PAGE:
"When we think of poverty, we must think of more than food, shelter, and clothing. There are girls sold into prostitution whose enslavement in some small way mirrors the suicidal Ivy League co-eds who hate the way their bodies look. We find poverty when we look at children of divorce sitting next to children who grew up without fathers. Equally, men who are addicted to porn are trapped in a poverty of spirit that demands intervention.
The truth is disturbing, familiar, haunting, and normal all at once. Issues abound on the streets of our cities for all to see and point their finger at, while similar issues wreak havoc in the suburbs, behind gated communities and closed doors where no one will notice. More and more, these images describe a group of people known as the church. And this fact is both invigorating and instructive when we recognize that the ones commissioned to reach out to the poor are also quite poor. "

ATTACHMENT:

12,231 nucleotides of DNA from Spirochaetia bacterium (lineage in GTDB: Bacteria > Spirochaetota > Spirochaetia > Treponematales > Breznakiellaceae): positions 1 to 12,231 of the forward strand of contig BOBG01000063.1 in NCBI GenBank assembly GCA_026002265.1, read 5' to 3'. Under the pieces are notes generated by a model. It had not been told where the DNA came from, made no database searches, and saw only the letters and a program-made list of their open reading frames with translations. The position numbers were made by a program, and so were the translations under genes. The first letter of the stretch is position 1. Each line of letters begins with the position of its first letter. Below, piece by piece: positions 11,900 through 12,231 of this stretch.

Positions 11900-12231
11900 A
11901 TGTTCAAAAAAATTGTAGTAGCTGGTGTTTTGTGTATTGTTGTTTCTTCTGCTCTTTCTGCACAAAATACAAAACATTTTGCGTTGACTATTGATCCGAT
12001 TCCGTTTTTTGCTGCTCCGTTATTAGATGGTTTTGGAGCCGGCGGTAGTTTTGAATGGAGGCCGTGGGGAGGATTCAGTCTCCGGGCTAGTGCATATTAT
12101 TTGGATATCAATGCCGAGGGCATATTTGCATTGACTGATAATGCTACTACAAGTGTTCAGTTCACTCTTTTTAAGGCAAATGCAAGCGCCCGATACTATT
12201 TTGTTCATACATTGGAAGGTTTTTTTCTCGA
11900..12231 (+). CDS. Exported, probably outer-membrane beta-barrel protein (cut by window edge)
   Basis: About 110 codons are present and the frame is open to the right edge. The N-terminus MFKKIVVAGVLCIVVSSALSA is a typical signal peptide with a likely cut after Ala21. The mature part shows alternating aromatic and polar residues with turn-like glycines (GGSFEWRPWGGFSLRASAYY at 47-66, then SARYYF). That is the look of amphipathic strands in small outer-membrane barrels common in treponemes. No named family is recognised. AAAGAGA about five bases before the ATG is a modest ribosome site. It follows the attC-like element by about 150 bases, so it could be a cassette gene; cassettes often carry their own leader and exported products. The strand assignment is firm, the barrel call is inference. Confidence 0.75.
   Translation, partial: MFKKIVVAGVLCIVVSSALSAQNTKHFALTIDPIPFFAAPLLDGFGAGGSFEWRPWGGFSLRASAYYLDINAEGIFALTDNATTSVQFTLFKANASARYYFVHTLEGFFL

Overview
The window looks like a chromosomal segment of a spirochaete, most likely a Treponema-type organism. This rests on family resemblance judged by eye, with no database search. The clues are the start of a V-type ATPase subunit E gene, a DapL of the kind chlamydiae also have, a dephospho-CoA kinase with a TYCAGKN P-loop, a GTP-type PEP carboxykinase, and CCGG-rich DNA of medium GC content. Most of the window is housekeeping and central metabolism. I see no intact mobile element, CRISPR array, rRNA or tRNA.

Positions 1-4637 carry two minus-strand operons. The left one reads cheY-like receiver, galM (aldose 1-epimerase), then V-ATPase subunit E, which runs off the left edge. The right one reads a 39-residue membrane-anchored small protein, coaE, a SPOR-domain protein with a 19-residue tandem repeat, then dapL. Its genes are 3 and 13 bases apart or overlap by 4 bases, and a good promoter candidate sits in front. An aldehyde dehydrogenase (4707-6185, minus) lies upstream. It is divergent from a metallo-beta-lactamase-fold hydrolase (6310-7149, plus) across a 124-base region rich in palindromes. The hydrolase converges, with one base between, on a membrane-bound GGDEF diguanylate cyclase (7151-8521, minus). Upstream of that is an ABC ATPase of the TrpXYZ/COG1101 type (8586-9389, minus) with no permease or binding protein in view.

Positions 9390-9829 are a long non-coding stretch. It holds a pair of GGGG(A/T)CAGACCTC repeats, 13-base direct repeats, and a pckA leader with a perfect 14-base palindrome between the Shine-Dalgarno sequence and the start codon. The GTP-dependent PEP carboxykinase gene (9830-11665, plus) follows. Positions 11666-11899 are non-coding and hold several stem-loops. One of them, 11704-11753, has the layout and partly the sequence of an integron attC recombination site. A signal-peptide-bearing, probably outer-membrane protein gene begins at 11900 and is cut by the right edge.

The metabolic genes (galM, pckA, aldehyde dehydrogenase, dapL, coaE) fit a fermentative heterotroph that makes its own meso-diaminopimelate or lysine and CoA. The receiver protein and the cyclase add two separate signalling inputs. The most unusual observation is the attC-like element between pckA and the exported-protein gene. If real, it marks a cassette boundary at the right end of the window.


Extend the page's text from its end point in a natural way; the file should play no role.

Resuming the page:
Bo White's words are so cutting. So true.
Living in suburbia is a new thing for me (if a year is still considered new). I've been shocked by the extremes of overparenting and underparenting. I've been disturbed by the emptiness, yet complete reliance, on materialism. It's wickledly contagious.
I know that God has called me to this place through the words of my congregation, through the work that He has put before me. But it is easy to covet the sensationalist ministry of the missionary or the emerging church down the street (across the country, same difference). In fact, I read so much in Christian "literature" that promotes my coveting. They ask me what I have done lately for the poor. It's never enough that I have a compassion child, Ruth, in India. That I give food and clothes and money regularly to food banks and emergency relief. If I am not giving food and clothes, I am not serving God and his people adequately? The people that I am called to serve here do not need food and clothes. They suffer from Bo's poverty, the soul kind.
It's arguably worse. I wonder what Hosea would say.